Ontario builders outline steps for new government to address housing crisis

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Ontario Construction News staff writer

The Residential Construction Council of Ontario (RESCON) says three steps must be taken to boost the housing supply in Ontario.

“There are three critical matters that need to be addressed if we want to reach the goal of 1.5 million homes by 2030,” RESCON president Richard Lyall explained. “These issues cripple the industry’s production.”

Lyall sent a letter to newly re-elected Municipal Affairs and Housing Minister Steve Clark, urging the province to end exclusionary zoning practices by municipalities; digitize and streamline the approvals process ad legislate approval timelines within municipalities, restrict abuses of Heritage Registries, and remove existing zoning barriers to building housing.

Specifically, RESCON wants the province to end exclusionary zoning policies and limit the types of housing that can be built to allow more density and missing middle housing. In Toronto, 70 per cent of land is currently zoned for detached houses only.

Exclusionary zoning restricts even the most modest forms of density in residential neighbourhoods and empowers NIMBY groups that oppose housing. In his letter, Lyall suggests new policies that allow for housing density, including fourplexes, small low-rise apartment buildings and mid-rise housing along avenues and corridors already well served by mass transit.

RESCON is also urging Clark to digitize the approvals process because existing e-permitting programs in many municipalities are siloed and often short-staffed which delays building. An absence of consistency in data and information exchange among stakeholders has resulted in slow adoption of advanced e-permitting systems. If left unaddressed, inefficiencies in the development approvals process will continue to dissuade building, curtail economic growth, and lead to fewer new builds.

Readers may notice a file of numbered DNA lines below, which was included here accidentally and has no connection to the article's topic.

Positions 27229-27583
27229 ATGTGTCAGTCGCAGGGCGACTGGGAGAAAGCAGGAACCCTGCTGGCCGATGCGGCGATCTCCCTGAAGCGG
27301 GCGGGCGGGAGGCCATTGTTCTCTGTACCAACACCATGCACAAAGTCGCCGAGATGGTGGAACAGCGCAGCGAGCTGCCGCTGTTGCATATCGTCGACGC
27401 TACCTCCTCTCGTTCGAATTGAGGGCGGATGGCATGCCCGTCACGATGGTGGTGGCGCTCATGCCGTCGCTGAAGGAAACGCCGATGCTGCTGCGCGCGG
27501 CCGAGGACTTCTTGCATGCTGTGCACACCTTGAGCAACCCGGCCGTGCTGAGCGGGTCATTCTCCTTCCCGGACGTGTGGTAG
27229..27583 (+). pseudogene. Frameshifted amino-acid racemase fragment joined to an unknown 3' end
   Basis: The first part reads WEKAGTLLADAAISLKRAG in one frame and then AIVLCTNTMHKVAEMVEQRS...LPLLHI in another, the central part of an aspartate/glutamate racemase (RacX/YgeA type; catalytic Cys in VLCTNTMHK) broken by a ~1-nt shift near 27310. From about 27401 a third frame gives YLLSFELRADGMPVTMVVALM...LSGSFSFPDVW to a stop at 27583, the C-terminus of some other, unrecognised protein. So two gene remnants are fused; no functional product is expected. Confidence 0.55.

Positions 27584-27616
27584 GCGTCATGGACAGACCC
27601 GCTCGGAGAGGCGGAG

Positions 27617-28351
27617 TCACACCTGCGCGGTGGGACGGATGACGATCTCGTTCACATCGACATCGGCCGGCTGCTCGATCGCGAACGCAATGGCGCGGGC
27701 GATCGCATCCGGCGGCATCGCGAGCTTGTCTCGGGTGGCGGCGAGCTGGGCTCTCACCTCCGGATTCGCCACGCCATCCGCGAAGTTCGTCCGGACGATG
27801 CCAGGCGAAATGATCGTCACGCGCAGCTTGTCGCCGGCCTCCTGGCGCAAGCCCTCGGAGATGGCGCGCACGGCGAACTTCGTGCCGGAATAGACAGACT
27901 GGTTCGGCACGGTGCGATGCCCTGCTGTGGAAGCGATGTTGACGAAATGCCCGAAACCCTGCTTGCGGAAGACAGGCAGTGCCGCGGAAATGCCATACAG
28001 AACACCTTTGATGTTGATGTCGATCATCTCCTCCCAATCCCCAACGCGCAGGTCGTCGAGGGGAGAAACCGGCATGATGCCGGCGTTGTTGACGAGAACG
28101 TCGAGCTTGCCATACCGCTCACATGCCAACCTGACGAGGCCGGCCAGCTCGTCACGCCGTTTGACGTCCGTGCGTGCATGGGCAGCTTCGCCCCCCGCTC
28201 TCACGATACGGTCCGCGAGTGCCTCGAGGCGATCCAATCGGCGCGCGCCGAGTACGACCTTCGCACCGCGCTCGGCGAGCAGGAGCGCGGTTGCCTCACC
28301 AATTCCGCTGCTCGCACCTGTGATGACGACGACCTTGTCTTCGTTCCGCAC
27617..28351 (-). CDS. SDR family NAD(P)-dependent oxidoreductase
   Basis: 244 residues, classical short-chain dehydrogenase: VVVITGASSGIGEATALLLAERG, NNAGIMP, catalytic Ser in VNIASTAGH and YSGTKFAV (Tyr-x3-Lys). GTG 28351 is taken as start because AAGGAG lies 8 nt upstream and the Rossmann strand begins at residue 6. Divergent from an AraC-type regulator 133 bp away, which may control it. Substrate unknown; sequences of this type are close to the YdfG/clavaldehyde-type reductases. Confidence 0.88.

To increase housing inventory, RESCON wants the province to “limit municipal overreach by establishing province-wide zoning standards and legislating approval timelines.”

Lyall points to an example in Toronto this past June when the preservation board approved a plan for 225 buildings along subway-friendly Danforth Avenue to be added to the Heritage Register, effectively blocking them from being redeveloped.

“We were pleased that housing was a key issue in the last provincial election, and that the government has pledged to tackle the problem and bring about meaningful changes to boost the supply of housing stock,” Lyall said. “RESCON members are ready, willing and able to help government reach its housing target.”


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